Are Elephant Ears Poisonous to Dogs?

by Betty Lewis
Your dog may take to his sick bed if he snacks on some elephant ears.

Your dog may take to his sick bed if he snacks on some elephant ears.

Chris Amaral/Digital Vision/Getty Images

Elephant ear plants make a showy display in a garden, reaching up to 6 feet in height and sporting heart-shaped leaves up to 3 feet long. Your pup may be a daring explorer, prone to tasting everything, but keep him away from these plants because they're poisonous to dogs.

Toxic Calcium Oxalate

Elephant ears contain insoluble calcium oxalate crystals, toxic to dogs and cats. If your dog decides to take a nibble of this vegetation, the act of chewing or biting releases the crystals, which penetrate his tissues, leading to symptoms such as drooling, pawing at the face, foaming at the mouth and vomiting. Other signs of elephant ear poisoning include loss of appetite and swelling of the upper airway, mouth, lips and tongue, which can make it difficult for your dog to breathe. Call your vet immediately if you suspect your dog has ingested elephant ears.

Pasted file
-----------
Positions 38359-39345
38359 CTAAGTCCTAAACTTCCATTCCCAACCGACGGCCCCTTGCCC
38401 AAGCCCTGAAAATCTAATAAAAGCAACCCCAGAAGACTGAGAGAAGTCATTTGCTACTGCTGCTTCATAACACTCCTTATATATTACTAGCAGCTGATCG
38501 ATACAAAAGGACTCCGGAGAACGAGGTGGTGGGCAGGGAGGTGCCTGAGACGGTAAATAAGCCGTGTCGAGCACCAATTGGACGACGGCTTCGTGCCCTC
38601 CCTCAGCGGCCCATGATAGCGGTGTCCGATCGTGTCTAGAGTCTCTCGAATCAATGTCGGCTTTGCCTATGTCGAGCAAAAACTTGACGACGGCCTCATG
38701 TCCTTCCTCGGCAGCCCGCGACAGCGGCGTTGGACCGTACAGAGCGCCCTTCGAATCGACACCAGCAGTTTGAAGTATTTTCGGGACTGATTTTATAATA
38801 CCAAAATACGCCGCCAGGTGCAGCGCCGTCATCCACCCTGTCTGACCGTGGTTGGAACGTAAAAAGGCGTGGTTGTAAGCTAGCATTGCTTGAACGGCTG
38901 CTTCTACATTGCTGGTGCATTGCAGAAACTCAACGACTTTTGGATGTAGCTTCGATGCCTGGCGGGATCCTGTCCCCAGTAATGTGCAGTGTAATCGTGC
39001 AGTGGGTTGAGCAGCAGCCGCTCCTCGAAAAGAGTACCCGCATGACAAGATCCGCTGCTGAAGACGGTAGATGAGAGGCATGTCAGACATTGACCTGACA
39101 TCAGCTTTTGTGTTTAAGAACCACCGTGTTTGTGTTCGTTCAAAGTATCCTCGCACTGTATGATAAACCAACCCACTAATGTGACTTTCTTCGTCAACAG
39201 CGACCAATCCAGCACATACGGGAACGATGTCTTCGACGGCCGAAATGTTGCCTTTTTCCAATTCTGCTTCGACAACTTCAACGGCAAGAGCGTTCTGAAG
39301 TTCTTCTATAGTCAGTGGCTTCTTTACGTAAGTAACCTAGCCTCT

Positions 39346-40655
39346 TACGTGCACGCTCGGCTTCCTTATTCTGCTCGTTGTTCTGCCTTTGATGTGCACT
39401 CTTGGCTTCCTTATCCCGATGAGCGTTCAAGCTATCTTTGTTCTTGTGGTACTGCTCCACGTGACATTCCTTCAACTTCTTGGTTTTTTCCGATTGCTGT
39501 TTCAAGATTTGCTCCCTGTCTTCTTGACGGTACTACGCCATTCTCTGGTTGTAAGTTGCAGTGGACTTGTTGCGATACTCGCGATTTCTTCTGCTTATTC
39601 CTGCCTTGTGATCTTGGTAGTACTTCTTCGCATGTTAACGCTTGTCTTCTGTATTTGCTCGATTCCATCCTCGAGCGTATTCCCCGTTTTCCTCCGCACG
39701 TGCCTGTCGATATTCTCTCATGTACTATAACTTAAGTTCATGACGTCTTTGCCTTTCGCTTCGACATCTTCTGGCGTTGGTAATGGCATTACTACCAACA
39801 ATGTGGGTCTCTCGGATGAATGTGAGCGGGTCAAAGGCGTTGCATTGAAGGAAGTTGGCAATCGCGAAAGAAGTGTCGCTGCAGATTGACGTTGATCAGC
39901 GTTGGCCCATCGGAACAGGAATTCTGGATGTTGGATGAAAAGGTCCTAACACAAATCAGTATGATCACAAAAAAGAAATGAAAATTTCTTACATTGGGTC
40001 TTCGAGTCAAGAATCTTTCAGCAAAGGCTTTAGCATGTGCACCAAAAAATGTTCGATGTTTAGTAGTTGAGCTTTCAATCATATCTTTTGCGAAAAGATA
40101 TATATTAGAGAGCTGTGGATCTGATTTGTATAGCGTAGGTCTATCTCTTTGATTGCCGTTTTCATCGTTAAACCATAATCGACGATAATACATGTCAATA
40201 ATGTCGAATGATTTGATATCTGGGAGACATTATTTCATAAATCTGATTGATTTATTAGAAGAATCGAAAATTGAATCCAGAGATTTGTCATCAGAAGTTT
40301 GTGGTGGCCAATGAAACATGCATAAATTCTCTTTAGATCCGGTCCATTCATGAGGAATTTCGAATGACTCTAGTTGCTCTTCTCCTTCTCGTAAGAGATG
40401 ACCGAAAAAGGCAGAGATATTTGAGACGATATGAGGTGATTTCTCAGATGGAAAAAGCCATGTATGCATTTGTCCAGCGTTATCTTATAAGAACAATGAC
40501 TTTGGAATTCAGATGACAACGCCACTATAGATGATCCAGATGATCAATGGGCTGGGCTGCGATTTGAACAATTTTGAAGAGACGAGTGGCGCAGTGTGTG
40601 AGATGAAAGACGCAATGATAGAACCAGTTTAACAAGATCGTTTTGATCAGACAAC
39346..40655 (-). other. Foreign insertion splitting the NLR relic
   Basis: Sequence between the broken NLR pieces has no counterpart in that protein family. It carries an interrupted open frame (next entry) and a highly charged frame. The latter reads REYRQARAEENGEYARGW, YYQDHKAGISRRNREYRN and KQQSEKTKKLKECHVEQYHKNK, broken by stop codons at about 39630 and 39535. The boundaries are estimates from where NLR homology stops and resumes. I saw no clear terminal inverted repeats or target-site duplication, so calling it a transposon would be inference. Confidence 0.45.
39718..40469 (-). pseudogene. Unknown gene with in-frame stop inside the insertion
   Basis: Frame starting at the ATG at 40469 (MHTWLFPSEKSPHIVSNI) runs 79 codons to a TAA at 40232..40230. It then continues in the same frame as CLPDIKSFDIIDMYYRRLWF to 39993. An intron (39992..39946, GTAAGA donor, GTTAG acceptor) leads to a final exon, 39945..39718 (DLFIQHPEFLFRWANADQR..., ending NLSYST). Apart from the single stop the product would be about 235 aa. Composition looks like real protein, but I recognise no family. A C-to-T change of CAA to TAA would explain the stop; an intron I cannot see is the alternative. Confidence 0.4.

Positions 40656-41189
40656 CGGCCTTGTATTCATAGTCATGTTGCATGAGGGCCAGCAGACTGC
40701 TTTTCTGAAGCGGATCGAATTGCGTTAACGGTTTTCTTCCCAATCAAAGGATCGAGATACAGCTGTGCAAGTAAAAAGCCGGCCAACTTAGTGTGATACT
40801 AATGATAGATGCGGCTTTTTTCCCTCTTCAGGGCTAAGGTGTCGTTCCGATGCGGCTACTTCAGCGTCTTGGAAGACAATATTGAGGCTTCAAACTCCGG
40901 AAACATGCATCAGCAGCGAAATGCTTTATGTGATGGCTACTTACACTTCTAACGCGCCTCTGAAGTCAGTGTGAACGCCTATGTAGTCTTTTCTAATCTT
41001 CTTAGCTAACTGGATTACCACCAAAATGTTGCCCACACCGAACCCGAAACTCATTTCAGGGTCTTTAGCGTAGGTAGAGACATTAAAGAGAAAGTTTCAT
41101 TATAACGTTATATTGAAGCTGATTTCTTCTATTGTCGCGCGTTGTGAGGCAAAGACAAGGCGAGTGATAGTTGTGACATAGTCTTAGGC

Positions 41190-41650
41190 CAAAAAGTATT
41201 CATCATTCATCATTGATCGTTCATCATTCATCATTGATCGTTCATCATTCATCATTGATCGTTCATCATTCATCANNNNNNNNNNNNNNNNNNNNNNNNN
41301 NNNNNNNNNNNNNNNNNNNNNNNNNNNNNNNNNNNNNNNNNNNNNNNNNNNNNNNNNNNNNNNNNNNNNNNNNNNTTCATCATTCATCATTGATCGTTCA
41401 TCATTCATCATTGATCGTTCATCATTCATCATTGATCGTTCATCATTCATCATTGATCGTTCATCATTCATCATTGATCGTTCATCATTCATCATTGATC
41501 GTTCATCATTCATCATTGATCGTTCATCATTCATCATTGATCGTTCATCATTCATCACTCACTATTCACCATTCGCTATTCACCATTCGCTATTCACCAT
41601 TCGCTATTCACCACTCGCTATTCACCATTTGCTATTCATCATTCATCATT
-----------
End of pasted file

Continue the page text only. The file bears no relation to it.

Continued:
Other Outdoor Hazards

Other plants containing insoluble calcium oxalate crystals include peace lily, calla lily, philodendron, umbrella plant and dieffenbachia. If your dog has free run of your garden, check to make sure your landscaping choices are dog-friendly. Don't limit your vigilance to your plants; make sure to keep all gardening chemicals and additives out of your dog's reach as many are toxic -- and potentially lethal -- for your pup.

Photo Credits

  • Chris Amaral/Digital Vision/Getty Images